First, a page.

I always have another goal or race coming up. ¬†It’s how I get up the next day and keep going. ¬†There is not a finish in sight for me but just moments and events to check off one at a time.

Having hired a running coach I am no longer “in control” of my running schedule and have submitted myself entirely to his plans and schedule for me. ¬†Part of my fall race plans included the Army Run. ¬†My coach suggested I run it hard. ¬†Now this can be up for debate with people as I’m training for a fall marathon (just 4 weeks away from the Army Half). ¬†Some choose to run it as such, a training run, slow and steady and others will race it. ¬†The difference when it falls into your training and is not your goal race is that you do not taper for it, you just run it. ¬†Tapering allows your body to recover before the race, and of course you’d take time to recover after as well. ¬†Army Run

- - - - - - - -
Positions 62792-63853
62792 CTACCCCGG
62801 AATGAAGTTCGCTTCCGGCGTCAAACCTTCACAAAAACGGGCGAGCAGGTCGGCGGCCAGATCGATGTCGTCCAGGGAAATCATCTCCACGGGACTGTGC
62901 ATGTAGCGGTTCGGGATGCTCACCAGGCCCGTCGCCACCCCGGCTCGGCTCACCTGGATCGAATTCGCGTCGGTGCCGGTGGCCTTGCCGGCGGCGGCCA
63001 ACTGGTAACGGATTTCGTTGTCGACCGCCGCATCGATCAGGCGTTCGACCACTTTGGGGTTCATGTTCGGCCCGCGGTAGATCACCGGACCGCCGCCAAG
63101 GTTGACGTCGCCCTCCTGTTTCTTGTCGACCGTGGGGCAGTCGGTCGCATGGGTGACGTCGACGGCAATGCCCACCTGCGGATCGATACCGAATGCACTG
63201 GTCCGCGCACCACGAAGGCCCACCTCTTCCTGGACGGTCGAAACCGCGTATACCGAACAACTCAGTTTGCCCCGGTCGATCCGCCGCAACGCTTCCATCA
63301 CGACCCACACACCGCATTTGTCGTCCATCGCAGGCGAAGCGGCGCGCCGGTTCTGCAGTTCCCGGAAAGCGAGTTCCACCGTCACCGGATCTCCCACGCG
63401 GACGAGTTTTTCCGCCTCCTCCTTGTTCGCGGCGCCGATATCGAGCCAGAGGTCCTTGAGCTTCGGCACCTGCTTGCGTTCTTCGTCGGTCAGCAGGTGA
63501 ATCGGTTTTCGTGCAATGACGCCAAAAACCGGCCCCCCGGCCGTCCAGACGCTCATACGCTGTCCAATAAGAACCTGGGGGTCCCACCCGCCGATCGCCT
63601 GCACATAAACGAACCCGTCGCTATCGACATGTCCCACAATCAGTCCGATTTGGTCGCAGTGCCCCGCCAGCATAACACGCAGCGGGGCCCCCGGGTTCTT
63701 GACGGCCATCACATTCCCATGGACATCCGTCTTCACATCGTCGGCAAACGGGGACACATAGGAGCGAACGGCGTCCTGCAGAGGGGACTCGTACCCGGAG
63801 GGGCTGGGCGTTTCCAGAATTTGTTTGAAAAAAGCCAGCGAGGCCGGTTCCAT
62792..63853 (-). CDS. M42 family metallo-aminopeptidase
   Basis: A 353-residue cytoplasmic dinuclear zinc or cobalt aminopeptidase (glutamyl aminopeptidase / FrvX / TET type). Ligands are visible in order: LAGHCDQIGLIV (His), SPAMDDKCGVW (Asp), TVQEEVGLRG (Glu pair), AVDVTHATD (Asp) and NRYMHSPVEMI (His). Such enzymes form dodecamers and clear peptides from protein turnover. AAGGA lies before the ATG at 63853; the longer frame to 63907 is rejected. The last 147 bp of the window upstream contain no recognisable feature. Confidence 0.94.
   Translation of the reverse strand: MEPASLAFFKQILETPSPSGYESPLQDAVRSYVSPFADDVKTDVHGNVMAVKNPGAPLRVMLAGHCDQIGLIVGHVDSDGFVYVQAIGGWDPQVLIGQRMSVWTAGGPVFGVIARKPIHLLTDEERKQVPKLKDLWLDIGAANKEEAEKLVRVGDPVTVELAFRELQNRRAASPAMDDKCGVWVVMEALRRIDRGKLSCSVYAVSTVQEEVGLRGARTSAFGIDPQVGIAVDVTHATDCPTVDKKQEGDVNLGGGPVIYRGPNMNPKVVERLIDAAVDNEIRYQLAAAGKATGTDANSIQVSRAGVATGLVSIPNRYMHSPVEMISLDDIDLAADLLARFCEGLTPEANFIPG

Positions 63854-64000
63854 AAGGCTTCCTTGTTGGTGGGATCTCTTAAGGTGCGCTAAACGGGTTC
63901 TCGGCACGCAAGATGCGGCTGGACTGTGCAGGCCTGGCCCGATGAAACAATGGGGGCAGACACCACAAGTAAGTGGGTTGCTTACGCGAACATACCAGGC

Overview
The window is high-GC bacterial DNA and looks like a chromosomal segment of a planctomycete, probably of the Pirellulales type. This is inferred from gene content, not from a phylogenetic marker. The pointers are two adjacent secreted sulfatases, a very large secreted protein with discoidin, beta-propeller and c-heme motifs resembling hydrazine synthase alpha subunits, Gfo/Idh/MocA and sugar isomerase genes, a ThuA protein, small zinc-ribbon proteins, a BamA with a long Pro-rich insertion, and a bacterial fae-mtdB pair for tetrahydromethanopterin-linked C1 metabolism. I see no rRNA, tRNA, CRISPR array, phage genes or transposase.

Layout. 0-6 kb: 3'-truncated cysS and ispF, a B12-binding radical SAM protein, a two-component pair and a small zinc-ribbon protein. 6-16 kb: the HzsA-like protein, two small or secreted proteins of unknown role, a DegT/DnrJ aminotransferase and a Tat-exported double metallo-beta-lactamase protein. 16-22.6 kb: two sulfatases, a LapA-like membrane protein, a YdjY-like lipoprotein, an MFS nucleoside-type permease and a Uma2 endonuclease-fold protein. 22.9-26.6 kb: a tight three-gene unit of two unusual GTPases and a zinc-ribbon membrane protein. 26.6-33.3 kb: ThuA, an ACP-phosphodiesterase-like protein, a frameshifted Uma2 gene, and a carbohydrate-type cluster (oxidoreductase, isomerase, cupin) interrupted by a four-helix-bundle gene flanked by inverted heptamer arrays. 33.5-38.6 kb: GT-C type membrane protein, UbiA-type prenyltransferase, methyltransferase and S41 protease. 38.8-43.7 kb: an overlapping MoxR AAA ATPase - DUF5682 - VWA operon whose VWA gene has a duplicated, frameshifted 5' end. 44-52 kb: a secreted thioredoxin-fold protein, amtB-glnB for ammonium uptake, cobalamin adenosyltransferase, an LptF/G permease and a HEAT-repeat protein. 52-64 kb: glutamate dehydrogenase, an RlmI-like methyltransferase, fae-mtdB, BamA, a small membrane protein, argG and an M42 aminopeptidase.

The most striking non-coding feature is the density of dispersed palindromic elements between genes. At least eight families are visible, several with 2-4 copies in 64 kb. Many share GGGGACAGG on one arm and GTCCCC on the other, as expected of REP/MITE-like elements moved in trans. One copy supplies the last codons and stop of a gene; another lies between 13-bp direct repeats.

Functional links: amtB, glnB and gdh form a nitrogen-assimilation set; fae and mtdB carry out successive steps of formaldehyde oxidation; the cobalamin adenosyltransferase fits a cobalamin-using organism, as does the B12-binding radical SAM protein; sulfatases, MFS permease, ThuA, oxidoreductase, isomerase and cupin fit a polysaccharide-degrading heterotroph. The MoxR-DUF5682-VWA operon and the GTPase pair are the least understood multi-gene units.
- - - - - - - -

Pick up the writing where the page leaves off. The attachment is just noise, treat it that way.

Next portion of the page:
After being told to race it, I had a time goal in mind.  To beat last years time.  I was short 18 sec. to accomplishing this and a tad disappointed when I realized how close I came.  When sending in my weekly report to my coach, I reflected on my week in review.  I quickly remembered that it was only 4 short months ago that I was removing a cast that I had on for 3 months!  I had come back from a serious stress fracture (including a secondary minor one).  I built my running back up quickly and most importantly I remained injury free!

So in fact, my race really was a victory for me.  I had been training differently, focusing on building strength and using different muscles for only 3 short weeks. I went into the race after a hard training week, including a long run the day before, and I experienced some special challenges the morning of the race, and yet I still came in ONLY 18sec. short of my time last year.

My disappointment very quickly turned around and I was proud of how I ran. ¬†Proud that I have worked hard at correcting my running technique to run more efficiently and injury free and the Army run wasn’t my goal race. ūüôā

Next up is my second marathon in Toronto. ¬†I hope to beat last year’s time, but again I have to celebrate the fact that after an injury I am going to be back running a full marathon and therefore need to be proud of that accomplishment regardless of my time. ¬†Getting a “personal best” is the bonus I hope to experience, however the real win has been the journey of getting to the race. ¬†The countless hours and kilometres that I’ve invested to achieve this goal.